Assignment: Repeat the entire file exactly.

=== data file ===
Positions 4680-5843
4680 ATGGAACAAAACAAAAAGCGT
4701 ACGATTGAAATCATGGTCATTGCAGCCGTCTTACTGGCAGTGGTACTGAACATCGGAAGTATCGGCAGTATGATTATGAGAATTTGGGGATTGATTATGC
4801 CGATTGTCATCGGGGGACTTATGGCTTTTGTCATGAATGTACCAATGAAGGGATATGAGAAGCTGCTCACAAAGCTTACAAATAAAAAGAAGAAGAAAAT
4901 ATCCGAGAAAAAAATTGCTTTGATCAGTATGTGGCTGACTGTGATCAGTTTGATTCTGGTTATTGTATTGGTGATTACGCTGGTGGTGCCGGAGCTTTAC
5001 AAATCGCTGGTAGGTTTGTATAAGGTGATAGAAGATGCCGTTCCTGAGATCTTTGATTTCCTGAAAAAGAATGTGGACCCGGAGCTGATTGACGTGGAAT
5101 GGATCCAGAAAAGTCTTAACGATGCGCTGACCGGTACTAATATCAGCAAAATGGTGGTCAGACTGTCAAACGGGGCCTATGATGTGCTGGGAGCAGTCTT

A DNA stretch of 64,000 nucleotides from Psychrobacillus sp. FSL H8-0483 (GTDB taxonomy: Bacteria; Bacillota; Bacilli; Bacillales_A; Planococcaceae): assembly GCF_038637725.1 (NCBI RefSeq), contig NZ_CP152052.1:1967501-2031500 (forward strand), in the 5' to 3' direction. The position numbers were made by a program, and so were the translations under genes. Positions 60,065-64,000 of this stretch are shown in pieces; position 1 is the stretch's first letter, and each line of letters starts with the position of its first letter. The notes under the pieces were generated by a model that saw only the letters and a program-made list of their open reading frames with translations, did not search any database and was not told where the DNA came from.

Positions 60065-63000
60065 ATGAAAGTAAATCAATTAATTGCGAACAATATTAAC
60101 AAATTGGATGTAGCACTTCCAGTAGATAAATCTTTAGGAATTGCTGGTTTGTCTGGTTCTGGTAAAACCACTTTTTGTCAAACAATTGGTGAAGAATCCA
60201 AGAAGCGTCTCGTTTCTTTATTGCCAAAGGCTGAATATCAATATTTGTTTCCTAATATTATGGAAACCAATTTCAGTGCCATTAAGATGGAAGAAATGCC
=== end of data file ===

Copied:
Positions 4680-5843
4680 ATGGAACAAAACAAAAAGCGT
4701 ACGATTGAAATCATGGTCATTGCAGCCGTCTTACTGGCAGTGGTACTGAACATCGGAAGTATCGGCAGTATGATTATGAGAATTTGGGGATTGATTATGC
4801 CGATTGTCATCGGGGGACTTATGGCTTTTGTCATGAATGTACCAATGAAGGGATATGAGAAGCTGCTCACAAAGCTTACAAATAAAAAGAAGAAGAAAAT
4901 ATCCGAGAAAAAAATTGCTTTGATCAGTATGTGGCTGACTGTGATCAGTTTGATTCTGGTTATTGTATTGGTGATTACGCTGGTGGTGCCGGAGCTTTAC
5001 AAATCGCTGGTAGGTTTGTATAAGGTGATAGAAGATGCCGTTCCTGAGATCTTTGATTTCCTGAAAAAGAATGTGGACCCGGAGCTGATTGACGTGGAAT
5101 GGATCCAGAAAAGTCTTAACGATGCGCTGACCGGTACTAATATCAGCAAAATGGTGGTCAGACTGTCAAACGGGGCCTATGATGTGCTGGGAGCAGTCTT

A DNA stretch of 64,000 nucleotides from Psychrobacillus sp. FSL H8-0483 (GTDB taxonomy: Bacteria; Bacillota; Bacilli; Bacillales_A; Planococcaceae): assembly GCF_038637725.1 (NCBI RefSeq), contig NZ_CP152052.1:1967501-2031500 (forward strand), in the 5' to 3' direction. The position numbers were made by a program, and so were the translations under genes. Positions 60,065-64,000 of this stretch are shown in pieces; position 1 is the stretch's first letter, and each line of letters starts with the position of its first letter. The notes under the pieces were generated by a model that saw only the letters and a program-made list of their open reading frames with translations, did not search any database and was not told where the DNA came from.

Positions 60065-63000
60065 ATGAAAGTAAATCAATTAATTGCGAACAATATTAAC
60101 AAATTGGATGTAGCACTTCCAGTAGATAAATCTTTAGGAATTGCTGGTTTGTCTGGTTCTGGTAAAACCACTTTTTGTCAAACAATTGGTGAAGAATCCA
60201 AGAAGCGTCTCGTTTCTTTATTGCCAAAGGCTGAATATCAATATTTGTTTCCTAATATTATGGAAACCAATTTCAGTGCCATTAAGATGGAAGAAATGCC